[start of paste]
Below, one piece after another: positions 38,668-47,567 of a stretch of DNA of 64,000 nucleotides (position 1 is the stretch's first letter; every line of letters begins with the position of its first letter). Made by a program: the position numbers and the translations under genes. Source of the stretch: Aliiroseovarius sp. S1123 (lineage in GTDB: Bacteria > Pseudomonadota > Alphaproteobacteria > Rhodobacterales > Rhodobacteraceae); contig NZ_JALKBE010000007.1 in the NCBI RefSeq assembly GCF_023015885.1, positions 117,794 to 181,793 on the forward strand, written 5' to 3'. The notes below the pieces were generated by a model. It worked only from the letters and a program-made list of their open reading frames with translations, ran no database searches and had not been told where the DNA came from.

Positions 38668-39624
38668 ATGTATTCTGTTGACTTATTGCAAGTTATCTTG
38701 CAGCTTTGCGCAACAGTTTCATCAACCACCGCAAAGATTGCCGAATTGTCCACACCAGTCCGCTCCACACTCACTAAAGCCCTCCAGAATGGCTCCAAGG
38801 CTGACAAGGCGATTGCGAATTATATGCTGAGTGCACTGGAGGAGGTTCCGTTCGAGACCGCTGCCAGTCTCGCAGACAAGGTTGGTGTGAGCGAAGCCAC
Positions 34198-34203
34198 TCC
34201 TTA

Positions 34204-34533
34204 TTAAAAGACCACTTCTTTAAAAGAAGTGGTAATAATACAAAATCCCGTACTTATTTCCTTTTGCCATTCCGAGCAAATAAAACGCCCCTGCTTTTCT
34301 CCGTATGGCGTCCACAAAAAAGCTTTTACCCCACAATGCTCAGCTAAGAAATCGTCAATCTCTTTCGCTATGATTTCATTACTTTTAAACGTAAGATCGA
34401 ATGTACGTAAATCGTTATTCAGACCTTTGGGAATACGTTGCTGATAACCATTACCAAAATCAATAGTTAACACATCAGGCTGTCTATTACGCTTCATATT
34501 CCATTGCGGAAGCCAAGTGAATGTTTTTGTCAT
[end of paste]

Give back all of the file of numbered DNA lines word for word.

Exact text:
Below, one piece after another: positions 38,668-47,567 of a stretch of DNA of 64,000 nucleotides (position 1 is the stretch's first letter; every line of letters begins with the position of its first letter). Made by a program: the position numbers and the translations under genes. Source of the stretch: Aliiroseovarius sp. S1123 (lineage in GTDB: Bacteria > Pseudomonadota > Alphaproteobacteria > Rhodobacterales > Rhodobacteraceae); contig NZ_JALKBE010000007.1 in the NCBI RefSeq assembly GCF_023015885.1, positions 117,794 to 181,793 on the forward strand, written 5' to 3'. The notes below the pieces were generated by a model. It worked only from the letters and a program-made list of their open reading frames with translations, ran no database searches and had not been told where the DNA came from.

Positions 38668-39624
38668 ATGTATTCTGTTGACTTATTGCAAGTTATCTTG
38701 CAGCTTTGCGCAACAGTTTCATCAACCACCGCAAAGATTGCCGAATTGTCCACACCAGTCCGCTCCACACTCACTAAAGCCCTCCAGAATGGCTCCAAGG
38801 CTGACAAGGCGATTGCGAATTATATGCTGAGTGCACTGGAGGAGGTTCCGTTCGAGACCGCTGCCAGTCTCGCAGACAAGGTTGGTGTGAGCGAAGCCAC
Positions 34198-34203
34198 TCC
34201 TTA

Positions 34204-34533
34204 TTAAAAGACCACTTCTTTAAAAGAAGTGGTAATAATACAAAATCCCGTACTTATTTCCTTTTGCCATTCCGAGCAAATAAAACGCCCCTGCTTTTCT
34301 CCGTATGGCGTCCACAAAAAAGCTTTTACCCCACAATGCTCAGCTAAGAAATCGTCAATCTCTTTCGCTATGATTTCATTACTTTTAAACGTAAGATCGA
34401 ATGTACGTAAATCGTTATTCAGACCTTTGGGAATACGTTGCTGATAACCATTACCAAAATCAATAGTTAACACATCAGGCTGTCTATTACGCTTCATATT
34501 CCATTGCGGAAGCCAAGTGAATGTTTTTGTCAT